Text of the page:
Year of Publication


Degree Name

Doctor of Education (EdD)

Document Type

Doctoral Dissertation




Educational Policy Studies and Eval

First Advisor

Dr. Beth Goldstein

Second Advisor

Dr. Jeffery Bieber


This qualitative phenomenological dissertation explored The Departmental Work Lives of Full-Time Non-Tenure Track Faculty (FTNTT) at two public four-year universities located in the Southeastern region of the United States. This study is based on interviews with twelve (FTNTT) faculty members representing departments traditionally associated within the College of Arts and Sciences. This study found FTNTT faculty participants highly credentialed and reasonably satisfied in their positions. This study adds the descriptor heterogeneous to FTNTT faculty members’ job roles, work environments, daily engagements, and work experiences and contradicts existing literature that finds FTNTT faculty positions to be resource deficit and administratively non-supporting.

Literature surrounding FTNTT faculty, Agency Theory, and the concepts of Agency of Perspective, Agency of Action, and Action of Avoidance informed this study. This study extended Agency of Action to include intentional, strategic behaviors of inaction (coined within this study as Action of Avoidance) toward the departmental contexts of policies and practices concerning discipline, employability, employment longevity, and personal FTNTT faculty career trajectories.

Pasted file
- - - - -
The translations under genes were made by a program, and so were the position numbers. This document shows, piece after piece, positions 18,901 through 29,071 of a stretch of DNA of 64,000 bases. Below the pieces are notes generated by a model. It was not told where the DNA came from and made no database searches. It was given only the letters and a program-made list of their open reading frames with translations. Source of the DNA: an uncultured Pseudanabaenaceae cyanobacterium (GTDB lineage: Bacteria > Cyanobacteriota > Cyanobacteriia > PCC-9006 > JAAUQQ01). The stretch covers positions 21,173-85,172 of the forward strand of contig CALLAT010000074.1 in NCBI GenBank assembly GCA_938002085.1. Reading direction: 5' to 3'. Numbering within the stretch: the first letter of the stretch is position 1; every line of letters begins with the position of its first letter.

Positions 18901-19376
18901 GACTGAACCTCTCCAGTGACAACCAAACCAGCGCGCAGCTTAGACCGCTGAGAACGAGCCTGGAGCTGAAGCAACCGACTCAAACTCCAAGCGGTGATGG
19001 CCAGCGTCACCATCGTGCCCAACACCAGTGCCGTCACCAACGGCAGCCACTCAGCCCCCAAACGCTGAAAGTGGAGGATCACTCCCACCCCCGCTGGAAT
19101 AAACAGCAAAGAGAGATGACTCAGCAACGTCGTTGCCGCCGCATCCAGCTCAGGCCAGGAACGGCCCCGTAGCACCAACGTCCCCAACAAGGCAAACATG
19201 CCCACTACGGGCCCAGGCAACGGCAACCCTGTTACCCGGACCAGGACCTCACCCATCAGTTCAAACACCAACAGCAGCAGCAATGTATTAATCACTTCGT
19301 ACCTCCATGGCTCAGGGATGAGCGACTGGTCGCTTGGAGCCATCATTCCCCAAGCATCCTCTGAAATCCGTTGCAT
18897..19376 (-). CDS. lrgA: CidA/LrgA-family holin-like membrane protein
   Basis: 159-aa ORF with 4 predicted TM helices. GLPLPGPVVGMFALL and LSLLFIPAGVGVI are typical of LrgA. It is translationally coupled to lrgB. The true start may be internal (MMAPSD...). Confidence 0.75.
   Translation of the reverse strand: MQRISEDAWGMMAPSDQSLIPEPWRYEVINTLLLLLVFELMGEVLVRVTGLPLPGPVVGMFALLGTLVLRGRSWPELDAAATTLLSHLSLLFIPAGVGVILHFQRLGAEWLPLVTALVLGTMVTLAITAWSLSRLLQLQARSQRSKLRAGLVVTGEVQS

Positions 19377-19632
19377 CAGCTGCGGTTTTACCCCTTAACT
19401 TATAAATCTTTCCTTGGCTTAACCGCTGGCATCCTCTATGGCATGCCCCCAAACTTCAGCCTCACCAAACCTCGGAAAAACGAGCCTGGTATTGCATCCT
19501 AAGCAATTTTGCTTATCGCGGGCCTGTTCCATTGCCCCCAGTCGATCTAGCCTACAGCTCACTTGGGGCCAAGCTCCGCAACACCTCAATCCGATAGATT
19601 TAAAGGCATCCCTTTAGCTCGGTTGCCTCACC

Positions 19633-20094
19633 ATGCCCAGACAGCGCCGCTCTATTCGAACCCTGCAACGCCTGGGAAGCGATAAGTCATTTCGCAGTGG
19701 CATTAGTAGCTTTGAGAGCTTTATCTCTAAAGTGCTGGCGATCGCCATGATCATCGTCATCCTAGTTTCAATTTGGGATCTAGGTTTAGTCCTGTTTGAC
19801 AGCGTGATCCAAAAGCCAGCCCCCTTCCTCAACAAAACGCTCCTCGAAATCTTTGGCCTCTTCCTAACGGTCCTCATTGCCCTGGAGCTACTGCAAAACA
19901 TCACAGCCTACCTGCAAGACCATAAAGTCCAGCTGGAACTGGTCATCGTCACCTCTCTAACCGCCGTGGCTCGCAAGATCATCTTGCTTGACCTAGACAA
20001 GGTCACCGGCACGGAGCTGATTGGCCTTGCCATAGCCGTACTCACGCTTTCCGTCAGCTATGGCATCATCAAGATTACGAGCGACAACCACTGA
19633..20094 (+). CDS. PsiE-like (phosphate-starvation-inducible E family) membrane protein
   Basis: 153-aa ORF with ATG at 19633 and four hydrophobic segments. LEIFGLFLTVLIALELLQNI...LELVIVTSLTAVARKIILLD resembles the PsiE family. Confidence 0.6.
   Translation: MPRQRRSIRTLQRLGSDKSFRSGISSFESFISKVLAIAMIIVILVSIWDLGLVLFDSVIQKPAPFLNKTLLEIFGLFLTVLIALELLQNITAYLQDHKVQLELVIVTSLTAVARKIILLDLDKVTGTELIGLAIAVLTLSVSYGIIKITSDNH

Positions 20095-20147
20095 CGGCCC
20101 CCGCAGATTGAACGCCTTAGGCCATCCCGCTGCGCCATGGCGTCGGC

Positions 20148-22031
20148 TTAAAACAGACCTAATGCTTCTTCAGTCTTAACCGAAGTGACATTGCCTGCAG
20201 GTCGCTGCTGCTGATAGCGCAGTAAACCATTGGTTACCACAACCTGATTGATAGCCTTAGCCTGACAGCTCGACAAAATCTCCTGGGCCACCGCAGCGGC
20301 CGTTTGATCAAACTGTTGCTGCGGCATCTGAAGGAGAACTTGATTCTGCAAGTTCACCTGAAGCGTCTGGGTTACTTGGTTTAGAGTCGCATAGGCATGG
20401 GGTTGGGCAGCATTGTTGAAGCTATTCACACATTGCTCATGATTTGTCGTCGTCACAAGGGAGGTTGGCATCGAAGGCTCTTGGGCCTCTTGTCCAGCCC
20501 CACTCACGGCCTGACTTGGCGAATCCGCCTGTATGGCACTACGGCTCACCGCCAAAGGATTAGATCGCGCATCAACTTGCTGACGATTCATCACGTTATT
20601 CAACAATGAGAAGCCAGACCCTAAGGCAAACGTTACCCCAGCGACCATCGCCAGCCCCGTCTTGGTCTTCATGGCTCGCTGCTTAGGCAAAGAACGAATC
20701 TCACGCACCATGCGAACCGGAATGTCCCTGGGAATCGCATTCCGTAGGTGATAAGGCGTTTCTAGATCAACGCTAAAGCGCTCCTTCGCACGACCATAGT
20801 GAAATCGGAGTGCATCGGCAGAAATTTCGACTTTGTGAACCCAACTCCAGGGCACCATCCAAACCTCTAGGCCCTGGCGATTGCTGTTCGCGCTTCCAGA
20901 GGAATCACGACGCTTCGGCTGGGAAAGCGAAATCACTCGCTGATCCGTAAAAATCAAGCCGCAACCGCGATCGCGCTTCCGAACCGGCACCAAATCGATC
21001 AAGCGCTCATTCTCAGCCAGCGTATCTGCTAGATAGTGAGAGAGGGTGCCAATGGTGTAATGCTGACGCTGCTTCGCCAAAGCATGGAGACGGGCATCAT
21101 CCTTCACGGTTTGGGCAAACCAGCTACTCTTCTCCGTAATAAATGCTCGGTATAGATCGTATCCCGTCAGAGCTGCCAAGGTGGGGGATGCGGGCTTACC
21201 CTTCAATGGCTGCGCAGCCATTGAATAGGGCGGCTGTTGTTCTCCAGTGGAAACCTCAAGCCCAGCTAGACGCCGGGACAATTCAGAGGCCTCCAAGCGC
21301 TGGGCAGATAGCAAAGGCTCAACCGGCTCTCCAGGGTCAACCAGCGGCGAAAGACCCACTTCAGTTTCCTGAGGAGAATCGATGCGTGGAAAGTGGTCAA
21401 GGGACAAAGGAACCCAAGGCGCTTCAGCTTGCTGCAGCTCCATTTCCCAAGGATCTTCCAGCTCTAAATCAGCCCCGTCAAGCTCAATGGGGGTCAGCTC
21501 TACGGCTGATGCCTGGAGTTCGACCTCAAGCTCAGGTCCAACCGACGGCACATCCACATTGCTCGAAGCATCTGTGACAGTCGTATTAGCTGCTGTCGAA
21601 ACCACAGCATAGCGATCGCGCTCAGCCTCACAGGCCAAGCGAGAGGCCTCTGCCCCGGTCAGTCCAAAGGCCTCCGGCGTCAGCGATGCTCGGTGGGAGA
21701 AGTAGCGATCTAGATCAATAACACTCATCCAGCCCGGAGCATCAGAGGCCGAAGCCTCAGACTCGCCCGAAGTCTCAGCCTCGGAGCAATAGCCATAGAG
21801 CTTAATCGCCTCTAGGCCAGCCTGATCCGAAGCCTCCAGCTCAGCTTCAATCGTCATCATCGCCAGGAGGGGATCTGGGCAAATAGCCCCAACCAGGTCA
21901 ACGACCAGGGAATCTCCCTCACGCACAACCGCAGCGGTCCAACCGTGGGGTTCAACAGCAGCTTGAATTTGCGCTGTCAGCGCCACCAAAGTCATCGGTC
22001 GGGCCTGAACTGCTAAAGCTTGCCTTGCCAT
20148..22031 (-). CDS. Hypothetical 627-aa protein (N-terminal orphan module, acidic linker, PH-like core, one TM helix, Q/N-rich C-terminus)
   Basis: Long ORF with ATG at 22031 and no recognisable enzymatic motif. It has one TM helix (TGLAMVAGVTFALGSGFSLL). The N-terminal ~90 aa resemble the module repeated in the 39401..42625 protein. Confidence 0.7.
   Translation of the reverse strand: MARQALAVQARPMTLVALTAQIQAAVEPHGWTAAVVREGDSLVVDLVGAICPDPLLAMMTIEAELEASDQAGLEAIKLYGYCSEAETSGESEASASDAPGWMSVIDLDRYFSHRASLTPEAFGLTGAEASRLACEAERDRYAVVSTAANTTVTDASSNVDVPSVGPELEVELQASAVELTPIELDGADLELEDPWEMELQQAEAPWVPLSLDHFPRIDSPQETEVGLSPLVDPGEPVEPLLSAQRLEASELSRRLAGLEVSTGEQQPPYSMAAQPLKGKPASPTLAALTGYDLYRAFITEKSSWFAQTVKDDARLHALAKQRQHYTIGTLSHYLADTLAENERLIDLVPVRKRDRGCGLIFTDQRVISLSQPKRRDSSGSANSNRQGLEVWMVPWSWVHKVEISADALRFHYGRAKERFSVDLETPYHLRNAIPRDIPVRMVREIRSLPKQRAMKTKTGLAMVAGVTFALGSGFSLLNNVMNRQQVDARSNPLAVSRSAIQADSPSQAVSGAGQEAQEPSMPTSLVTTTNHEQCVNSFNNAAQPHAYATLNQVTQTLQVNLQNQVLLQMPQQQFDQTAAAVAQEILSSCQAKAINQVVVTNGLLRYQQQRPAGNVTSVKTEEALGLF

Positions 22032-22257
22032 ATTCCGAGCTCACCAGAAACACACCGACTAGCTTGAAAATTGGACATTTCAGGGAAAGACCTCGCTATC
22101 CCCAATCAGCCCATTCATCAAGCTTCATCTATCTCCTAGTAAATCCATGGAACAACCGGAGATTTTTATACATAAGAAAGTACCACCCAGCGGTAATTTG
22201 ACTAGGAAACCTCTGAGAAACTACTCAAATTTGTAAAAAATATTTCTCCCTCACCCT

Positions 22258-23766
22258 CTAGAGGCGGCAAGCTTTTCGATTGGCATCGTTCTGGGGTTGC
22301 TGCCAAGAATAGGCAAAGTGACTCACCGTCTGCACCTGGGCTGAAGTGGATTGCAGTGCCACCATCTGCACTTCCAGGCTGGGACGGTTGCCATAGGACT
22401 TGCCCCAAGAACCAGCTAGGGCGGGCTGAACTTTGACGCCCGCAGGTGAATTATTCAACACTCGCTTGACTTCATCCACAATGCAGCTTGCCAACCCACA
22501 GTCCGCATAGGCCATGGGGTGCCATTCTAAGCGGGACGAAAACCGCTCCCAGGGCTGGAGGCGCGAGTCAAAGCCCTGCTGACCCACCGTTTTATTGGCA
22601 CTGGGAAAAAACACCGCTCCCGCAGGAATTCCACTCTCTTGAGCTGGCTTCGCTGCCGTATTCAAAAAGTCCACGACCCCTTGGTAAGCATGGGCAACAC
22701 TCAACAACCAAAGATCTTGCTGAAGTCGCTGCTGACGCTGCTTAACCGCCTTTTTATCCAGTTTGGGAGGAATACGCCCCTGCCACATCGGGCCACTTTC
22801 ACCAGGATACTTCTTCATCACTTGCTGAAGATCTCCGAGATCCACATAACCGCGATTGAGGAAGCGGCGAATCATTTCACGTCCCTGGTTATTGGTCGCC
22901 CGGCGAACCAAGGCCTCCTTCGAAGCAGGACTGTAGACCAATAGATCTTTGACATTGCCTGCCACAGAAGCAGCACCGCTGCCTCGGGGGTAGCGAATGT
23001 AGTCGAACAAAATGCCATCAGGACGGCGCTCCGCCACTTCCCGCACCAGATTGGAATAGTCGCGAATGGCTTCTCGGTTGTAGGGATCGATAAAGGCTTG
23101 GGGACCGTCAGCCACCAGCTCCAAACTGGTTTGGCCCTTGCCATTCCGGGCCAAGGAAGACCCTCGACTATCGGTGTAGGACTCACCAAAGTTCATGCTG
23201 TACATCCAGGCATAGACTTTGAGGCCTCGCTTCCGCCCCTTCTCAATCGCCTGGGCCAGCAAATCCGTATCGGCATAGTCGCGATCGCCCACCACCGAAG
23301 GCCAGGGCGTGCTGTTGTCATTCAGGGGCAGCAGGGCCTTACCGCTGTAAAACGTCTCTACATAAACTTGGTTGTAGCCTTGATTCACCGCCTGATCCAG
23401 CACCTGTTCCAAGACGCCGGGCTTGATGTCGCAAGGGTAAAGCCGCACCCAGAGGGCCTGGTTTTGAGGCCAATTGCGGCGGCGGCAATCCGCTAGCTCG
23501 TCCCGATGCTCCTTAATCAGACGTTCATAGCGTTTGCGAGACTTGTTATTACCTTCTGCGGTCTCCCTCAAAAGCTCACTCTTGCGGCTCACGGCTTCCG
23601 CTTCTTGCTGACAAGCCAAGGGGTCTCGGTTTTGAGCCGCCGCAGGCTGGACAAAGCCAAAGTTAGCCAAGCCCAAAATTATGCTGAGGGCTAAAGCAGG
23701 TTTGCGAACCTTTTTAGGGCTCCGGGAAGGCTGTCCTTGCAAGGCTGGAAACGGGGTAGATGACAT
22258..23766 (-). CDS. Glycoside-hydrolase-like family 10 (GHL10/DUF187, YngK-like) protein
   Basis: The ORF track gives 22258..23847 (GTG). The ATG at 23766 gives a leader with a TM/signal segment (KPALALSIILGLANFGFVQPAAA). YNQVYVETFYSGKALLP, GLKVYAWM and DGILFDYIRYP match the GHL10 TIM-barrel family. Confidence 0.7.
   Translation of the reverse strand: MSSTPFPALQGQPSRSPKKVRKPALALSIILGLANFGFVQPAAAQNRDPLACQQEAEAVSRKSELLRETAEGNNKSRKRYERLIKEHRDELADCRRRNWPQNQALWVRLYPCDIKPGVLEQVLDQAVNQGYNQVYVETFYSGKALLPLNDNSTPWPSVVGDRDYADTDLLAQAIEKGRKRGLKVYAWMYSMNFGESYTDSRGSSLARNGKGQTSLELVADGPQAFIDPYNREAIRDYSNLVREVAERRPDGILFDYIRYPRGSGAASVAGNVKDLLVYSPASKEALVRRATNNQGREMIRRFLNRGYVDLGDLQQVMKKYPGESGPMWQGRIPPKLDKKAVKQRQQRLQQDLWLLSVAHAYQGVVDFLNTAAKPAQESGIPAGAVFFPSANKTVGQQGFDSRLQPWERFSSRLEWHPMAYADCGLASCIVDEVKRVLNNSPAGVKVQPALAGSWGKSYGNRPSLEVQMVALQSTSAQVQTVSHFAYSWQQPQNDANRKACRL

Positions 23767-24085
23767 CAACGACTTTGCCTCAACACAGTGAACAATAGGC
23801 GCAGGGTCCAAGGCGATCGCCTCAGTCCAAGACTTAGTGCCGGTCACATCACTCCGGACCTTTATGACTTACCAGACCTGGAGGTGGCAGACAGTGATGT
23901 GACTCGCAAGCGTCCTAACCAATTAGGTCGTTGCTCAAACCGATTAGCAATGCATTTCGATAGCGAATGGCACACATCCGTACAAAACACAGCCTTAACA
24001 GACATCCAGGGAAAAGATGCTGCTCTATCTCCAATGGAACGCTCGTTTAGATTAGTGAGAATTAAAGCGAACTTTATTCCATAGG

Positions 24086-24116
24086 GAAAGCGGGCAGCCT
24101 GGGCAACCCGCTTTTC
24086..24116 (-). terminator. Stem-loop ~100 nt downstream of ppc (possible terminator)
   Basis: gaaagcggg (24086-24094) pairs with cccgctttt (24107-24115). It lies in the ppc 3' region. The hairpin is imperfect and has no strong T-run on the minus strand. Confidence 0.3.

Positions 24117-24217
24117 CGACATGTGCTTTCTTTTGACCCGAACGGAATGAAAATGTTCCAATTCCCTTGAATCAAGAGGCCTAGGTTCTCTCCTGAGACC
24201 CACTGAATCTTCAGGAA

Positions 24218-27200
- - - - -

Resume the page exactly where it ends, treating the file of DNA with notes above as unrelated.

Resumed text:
Agency Theory, Agency of Perspective, Agency of Action, and Action of Avoidance, as identified by the researcher, emerged as strong frameworks used by FTNTT faculty to construct behaviors to successfully navigate long-term careers under short-term conditions.

Based on FTNTT faculty responses, this study outlines policies and practices that are perceived as supportive or non-supportive. Policymakers may use this data to inform strategies for improving support among FTNTT faculty members.

Digital Object Identifier (DOI)